Never Too Late - June 2023

Publication of Pima Council on Aging, Helping Pima County Age Well Since 1967

Never Too Late Para información en Español ver páginas 23 – 27

June 2023 What’s News • Aging in Our Community • Dementia Capable SoAZ • Medicare & SMP Updates • Rights & Benefits • Caregiving • Healthy Living: Classes Happening Now! • Healthy Minds for Life • PCOA Puzzle • Ending Life Well • Neighbors Care Alliance • Visibility Matters • Advocacy • Senior Companion Program • CareGiver Training Institute • PimaCare at Home

Alzheimer’s & Brain Awareness Month


Independence. Vitality. Respect.

Inside • Aging in Our Community 3 • Dementia Capable Southern Arizona 4 - 5

• Nunca Es Demasiado Tarde 23 - 27 • Visibility Matters 28 • Advocacy 29 • Senior Companion Program 30 • Neighbors Care Alliance 31 - 32 • Philanthropy & Wisdom Circles 33 • Featured Artist 34 • CareGiver Training Institute, Healthcare Education by PCOA 35 • PimaCare at Home, In-Home Care by PCOA 36

• Ending Life Well 6 – 7 • Medicare & SMP 8 - 9 • Rights & Benefits 10 - 11 • Caregiving 13 - 15 • Community Lunch Program 16 • Healthy Living 17 - 19 • Healthy Minds for Life 20 • PCOA Puzzle 21 - 22

PCOA Helpline: (520) 790-7262 Administration: (520) 790-0504 Donate: E-mail: Website: Mail: 8467 E. Broadway Blvd. Tucson, AZ 85710 Never Too Late is published by Pima Council on Aging, the Area Agency on Aging, Region II. Material from Never Too Late may be reprinted when permission is given and attribution is used along with ©PCOA 2023. Editor Adina Wingate, (520) 790-7573 ext. 5067 Editorial Assistant Jan Baker, (520) 790-7573 ext. 5076 Advertising Adina Wingate, (520) 790-7573 ext. 5067 Design Consultant Lori Lieber, Lori Lieber Graphic Design

On the Cover: Detail from Spring has Sprung, acrylic by Nancy Johnson, The Drawing Studio. (Story, full image on inside back cover)

Connect with us

The best way to access our services, including making an appointment for in–person assistance, is by calling our Helpline between 8:30 AM and 5 PM Monday through Friday at (520) 790-7262 or emailing • Our 8467 E. Broadway Blvd. building is open for those requiring in-person assistance. • Our 600 S. Country Club Rd. building is open for those requiring in-person assistance.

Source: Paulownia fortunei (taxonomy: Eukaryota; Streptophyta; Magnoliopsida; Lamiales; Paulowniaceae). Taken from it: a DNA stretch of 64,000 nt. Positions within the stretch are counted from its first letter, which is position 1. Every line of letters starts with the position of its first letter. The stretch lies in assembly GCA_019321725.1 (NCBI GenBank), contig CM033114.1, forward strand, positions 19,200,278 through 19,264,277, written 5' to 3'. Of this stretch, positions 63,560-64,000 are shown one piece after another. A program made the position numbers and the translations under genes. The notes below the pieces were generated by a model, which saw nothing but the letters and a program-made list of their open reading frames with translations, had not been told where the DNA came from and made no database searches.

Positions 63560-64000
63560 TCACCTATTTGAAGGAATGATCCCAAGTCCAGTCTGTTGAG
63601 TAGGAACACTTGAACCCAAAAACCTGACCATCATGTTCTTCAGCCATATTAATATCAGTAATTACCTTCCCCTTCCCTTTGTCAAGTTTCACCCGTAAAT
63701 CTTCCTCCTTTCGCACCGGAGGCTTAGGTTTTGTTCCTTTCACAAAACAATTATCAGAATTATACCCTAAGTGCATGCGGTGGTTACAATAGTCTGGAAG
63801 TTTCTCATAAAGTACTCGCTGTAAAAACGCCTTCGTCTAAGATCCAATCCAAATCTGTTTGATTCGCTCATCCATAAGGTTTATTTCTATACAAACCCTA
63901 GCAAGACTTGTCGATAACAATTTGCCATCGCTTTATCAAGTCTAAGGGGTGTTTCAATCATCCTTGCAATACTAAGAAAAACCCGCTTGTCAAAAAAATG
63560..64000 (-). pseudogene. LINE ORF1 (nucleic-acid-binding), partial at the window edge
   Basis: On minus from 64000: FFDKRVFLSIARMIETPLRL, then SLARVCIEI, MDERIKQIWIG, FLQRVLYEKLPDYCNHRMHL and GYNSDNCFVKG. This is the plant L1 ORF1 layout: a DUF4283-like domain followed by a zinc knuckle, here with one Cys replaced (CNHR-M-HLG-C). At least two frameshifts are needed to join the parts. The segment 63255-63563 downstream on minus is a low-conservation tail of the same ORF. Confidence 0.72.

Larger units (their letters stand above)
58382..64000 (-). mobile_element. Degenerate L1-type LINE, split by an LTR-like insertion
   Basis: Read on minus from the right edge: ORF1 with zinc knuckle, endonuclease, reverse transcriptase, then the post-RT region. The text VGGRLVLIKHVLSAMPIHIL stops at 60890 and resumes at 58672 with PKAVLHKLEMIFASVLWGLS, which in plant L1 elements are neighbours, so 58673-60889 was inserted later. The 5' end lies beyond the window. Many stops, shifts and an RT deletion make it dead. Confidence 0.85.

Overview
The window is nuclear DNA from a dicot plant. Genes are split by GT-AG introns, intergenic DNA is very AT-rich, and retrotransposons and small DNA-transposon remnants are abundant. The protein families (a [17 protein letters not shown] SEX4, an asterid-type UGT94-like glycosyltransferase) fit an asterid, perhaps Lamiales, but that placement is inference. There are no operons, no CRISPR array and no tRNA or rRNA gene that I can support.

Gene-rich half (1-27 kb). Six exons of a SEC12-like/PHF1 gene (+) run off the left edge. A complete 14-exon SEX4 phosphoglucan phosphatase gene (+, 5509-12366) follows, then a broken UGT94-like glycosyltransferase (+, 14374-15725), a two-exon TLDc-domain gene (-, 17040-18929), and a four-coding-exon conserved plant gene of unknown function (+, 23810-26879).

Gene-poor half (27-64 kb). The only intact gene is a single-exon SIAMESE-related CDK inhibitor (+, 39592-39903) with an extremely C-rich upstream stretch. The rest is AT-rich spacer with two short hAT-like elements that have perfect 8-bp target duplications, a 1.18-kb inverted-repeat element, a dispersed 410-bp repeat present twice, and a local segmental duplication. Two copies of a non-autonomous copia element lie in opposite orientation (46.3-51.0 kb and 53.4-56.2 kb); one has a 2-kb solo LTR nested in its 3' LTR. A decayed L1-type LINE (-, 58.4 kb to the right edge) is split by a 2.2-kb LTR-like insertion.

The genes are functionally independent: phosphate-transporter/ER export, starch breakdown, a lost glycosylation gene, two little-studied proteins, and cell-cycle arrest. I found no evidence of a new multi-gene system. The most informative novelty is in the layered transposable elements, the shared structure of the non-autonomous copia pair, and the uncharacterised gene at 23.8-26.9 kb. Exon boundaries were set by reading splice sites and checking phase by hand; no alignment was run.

Editorial and Advertising Deadline for Next Issue JUNE 2 2023

Please include a contact person name and phone number with all submitted material. All articles are subject to editing in accordance with technical and policy guidelines but will not be altered in content without permission of the author. Publication of submissions is not guaranteed. Ads are not to be considered as PCOA endorsements of products, services, or individuals.




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Page 2 | June 2023, Never Too Late

Pima Council on Aging

Aging in Our Community

A Message from W. Mark Clark, President and CEO

Regular readers of Never Too Late are probably aware that PCOA must prepare and submit an Area Plan to the state every four years describing our plans for the next four years. It is an in-depth process that starts with a Community Assessment. When the process began last fall, we held eleven in-person and virtual listening sessions throughout Pima County, had several focus group meetings for people who work in the aging service field, and distributed our extensive survey to the community. More than 3,500 people completed this survey, our largest response ever. Early in the upcoming fall, we will publish our 2023 Report to the Community, which will include the survey results and much more. You will be hearing more about this entire project in the coming months. I’m sharing this background information with you because, as I reviewed some Area Plan data yesterday, one of the findings jumped out at me - the rate of loneliness respondents reported. Part of why it jumped out at me was because, just last month, the United States Surgeon General, Dr. Vivek Murthy, called attention to the public health crisis of loneliness, isolation, and lack of connection in our country. Even before the onset of the COVID-19 pandemic, half of U.S. adults reported experiencing measurable levels of loneliness. But what we heard in our Community Assessment was staggering. Overall, 74% of respondents who ranged in age from 50 to over 90 reported they experienced feelings of loneliness. That number increases with age, with 82% of the 90+ population reporting loneliness, but even 71% of the 50-59-year-olds reported those feelings.